Spektral Quartet: Serious Business
The Spektral Quartet's new album is anything but serious.
This is part of a series of WCRB blog posts that bring you a personal perspective on richly rewarding CD releases you may not encounter otherwise.
My love for the city of Chicago is pretty serious, and a big part of that is its modern classical music scene. The first time I visited the city I had the ridiculously good fortune of going to a concert at Constellation, a performance space with a bar (and excellent cocktails), and witnessing a program by the Spektral Quartet. On the program: a few movements of a Beethoven quartet, highlights from their Mobile Miniatures project, and the centerpiece of their new album, "Serious Business": The Ancestral Mousetrap by David Reminick.
They were still working on the piece at the time of the concert, so they only played a couple of movements, but I was dumbfounded. It's a string quartet with four-part vocal writing. The words? Russell Edson's dark and disturbing poetry, such as this:
A piece of a man had broken off in a road. He picked it up and put it in his pocket.
As he stooped to pick up another piece he came apart at the waist.
His bottom half was still standing. He walked over on his elbows and grabbed the seat of his pants and said, legs go home.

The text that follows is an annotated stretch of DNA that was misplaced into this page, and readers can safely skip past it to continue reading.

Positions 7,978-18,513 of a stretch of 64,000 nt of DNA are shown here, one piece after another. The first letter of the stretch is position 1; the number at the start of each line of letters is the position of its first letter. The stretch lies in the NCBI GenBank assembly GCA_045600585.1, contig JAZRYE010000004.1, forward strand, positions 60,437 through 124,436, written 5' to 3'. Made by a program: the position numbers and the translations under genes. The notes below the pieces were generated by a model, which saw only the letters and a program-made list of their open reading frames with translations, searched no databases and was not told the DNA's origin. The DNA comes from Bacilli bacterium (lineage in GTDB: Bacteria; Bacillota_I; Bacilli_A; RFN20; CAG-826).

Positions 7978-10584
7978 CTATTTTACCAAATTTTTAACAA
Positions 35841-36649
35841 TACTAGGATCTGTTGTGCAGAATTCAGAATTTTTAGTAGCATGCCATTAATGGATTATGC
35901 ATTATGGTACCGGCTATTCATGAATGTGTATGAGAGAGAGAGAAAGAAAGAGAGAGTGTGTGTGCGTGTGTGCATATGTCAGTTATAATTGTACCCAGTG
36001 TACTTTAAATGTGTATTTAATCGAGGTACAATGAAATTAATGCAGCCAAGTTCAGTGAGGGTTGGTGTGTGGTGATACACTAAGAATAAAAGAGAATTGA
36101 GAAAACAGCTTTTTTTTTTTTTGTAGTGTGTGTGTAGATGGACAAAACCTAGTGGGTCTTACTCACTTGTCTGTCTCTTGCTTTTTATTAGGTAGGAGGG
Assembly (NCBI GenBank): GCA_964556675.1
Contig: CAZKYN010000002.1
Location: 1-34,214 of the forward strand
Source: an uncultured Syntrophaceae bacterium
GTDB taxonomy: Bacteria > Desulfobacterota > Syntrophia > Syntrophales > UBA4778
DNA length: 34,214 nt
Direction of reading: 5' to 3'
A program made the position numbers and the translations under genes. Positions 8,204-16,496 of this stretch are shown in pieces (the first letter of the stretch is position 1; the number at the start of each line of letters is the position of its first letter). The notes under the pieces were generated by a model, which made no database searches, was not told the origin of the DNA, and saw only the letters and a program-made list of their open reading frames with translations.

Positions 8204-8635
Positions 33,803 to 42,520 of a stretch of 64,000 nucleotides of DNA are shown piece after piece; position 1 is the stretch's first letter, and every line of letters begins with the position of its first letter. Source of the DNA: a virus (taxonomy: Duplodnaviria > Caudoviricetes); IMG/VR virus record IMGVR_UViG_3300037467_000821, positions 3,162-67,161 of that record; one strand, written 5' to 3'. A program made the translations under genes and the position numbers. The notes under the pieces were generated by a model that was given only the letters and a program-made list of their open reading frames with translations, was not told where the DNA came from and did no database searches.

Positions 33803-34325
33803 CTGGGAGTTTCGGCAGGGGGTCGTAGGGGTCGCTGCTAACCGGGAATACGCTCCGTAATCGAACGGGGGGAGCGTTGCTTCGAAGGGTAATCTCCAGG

But as they were going along his head fell off. His head yelled, legs stop.
And then one of his knees came apart. But meanwhile his heart had dropped out of his trunk.
As his head screamed, legs turn around, his tongue fell out.
Oh my God, he thought, I’ll never get home.
It's not something I'd listen to while trying to fall asleep, let's put it that way.
Grotesque subject matter aside (the next movement is about schlepping a dead body around to a bunch of parties, and the ensuing mess), if you really listen to how they play, it's pretty astounding. This piece, along with the first on the album (Many Many Cadences by Sky Macklay) feature microtonal playing executed with insane precision. If you're used to Haydn and Mozart (yes, there is Haydn on this album), this is a tough one to listen to, but it's worth your time if you feel like expanding your horizons.
One last thought: the liner notes are hysterical. "As a quartet, we are drawn to virtuosic string writing like flies to... stuff that smells good to flies."